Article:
By Dr. John White
Braces by White
With ever-evolving technology, the process of attaching braces to the teeth has changed over the decades since the introduction of materials that allow orthodontists to bond braces directly to the enamel.
Orthodontists no longer have to place bands around each tooth to attach braces, which took much longer and showed more metal than the current direct and indirect bonding techniques.
Since beginning my practice in 1982, I have been using the direct bonding technique to place the braces right on the teeth and cure them into position.
How does this work?
First, the teeth are cleaned and then phosphoric acid is applied, which is the same acid you find on the label in Pepsi, Coke, Dr. Pepper and a few other sodas. The acid etches the enamel slightly, leaving a surface that is microscopically rough.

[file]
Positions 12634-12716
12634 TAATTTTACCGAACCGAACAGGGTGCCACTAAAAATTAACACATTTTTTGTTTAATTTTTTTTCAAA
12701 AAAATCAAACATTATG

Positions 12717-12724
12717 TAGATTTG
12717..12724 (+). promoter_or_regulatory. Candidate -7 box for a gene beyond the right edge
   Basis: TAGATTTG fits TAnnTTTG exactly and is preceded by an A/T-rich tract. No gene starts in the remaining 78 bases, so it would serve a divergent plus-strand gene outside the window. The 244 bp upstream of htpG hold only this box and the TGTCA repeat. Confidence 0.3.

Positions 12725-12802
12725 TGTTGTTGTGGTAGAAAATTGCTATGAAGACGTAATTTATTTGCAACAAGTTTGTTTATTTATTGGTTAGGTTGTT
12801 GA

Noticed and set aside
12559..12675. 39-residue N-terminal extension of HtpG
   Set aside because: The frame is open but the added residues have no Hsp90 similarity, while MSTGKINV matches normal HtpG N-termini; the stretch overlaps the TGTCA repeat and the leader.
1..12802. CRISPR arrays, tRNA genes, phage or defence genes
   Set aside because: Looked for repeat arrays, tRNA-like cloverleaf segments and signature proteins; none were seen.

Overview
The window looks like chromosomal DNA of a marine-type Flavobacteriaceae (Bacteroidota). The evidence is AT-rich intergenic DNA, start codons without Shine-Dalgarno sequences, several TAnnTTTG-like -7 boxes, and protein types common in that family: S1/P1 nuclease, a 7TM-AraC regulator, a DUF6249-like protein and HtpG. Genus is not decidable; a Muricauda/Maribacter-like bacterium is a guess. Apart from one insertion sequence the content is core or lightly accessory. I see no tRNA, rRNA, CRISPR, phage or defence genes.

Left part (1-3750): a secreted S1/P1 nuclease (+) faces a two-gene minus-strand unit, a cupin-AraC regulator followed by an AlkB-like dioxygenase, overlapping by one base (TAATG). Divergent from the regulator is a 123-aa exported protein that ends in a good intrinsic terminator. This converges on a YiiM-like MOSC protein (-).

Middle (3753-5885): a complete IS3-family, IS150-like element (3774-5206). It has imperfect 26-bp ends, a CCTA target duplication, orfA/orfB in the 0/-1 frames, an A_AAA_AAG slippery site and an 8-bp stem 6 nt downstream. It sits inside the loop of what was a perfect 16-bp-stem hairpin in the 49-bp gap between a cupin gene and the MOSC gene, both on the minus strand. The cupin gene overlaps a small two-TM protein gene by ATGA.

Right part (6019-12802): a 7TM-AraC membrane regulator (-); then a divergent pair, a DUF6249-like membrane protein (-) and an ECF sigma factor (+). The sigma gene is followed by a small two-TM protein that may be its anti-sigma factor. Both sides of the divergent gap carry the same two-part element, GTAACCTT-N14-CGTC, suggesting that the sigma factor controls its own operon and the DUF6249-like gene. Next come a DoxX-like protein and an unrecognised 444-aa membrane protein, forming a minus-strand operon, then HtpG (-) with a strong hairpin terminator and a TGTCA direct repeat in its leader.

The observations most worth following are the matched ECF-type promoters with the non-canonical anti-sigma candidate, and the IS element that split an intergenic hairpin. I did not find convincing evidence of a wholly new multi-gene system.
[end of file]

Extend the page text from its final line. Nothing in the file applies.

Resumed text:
After preparation of the tooth, the orthodontist uses a self-etching primer with plastic incorporated into it, so it flows into those little spaces and bonds to the tooth. The composite adhesive used next to bond the braces forms a mechanical lock that holds the braces into place. The adhesive is polymerized with LED blue light and takes about 15 seconds per tooth.
After curing, the wires can be attached. All in all, it takes only about 50 minutes from the time the patient sits down in the chair, the braces are put on, and then he or she is instructed on proper care before leaving the office.
In the foreseeable future, I will be transitioning to indirect bonding to improve the precision of bracket placement in difficult-to-envision areas.
Utilizing my 3D intraoral scanner to acquire a virtual model of the mouth, and a 3D digital printer to create the template for precise bracket placement, I can put brackets on that model, put a transfer tray over the whole group of brackets, then lift it off the model and place into the mouth so the braces are all bonded at the same time.